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C O U R S E 
Emergence of Life
Bruce W. Fouke, University of Illinois at Urbana-Champaign
C O U R S E   L E C T U R E 
Order of Magnitude in the Sciences
Notes taken on November 28, 2015 by Edward Tanguay
the concept of scale
a common hurdle in understanding the universe
two dimensions
how large or how small is something
how long ago or how far in the future something is
how to do handle the broad scales that we have to deal with for these two dimensions
realize that when studying the world and our universe, spatial and temporal scales are vast
we are used to understand most things in our lives as how big they are in relation to our human bodies
a tree is three times as high as someone
a child is half the size of an adult
the average diameter of a bacteria is one micron
one millionth of a meter
we have the same time with temporal measurements
we usually measure things in relation to the length of a human life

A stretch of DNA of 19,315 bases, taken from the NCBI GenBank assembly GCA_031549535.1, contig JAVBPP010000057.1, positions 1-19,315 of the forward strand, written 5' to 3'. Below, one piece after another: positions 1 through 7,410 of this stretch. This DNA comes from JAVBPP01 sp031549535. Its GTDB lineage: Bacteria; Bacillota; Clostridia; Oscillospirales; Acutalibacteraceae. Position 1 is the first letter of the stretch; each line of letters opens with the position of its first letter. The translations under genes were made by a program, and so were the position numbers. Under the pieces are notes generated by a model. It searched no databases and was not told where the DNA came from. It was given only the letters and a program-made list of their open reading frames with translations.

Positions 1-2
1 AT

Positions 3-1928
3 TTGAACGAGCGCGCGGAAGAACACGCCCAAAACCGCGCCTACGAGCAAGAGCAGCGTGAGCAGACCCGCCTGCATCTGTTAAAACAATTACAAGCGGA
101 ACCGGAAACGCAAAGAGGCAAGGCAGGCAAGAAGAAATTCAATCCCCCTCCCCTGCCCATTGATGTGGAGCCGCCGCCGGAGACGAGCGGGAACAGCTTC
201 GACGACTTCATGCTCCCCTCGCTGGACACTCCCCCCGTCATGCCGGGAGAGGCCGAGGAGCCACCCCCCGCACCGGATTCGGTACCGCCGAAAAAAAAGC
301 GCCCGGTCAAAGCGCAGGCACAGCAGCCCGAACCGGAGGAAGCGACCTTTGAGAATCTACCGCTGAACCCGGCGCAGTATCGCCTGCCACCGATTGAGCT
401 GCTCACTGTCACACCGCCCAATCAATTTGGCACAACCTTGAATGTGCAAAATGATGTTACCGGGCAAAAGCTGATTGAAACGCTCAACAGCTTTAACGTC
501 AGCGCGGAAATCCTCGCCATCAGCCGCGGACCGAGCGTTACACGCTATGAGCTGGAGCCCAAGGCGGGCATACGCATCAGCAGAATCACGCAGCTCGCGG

cells divide within seconds
chemical reactions are a fraction of a second
the age of the earth, 4.7 billion years
consider a critical conceptual benchmark
is something 10 times larger or 10 times smaller
is something 100 times larger or 100 times smaller
something that is twice as big as something is interesting, but something that is ten times as big as something else is fundamentally different
we can put objects in the universe into a ten by ten basis
exponential notation
how many zeros come after a number
if something that is 1000 times larger than something else is 3 powers of ten greater
when something is 2 times the power of 10 smaller, it is 100 times smaller
one power of ten is one order of magnitude
average child is one meter tall
how does the fit into the measurement of a kilometer high mountain
the mountain is 3 powers of 10 larger than the child, or 3 orders of magnitude larger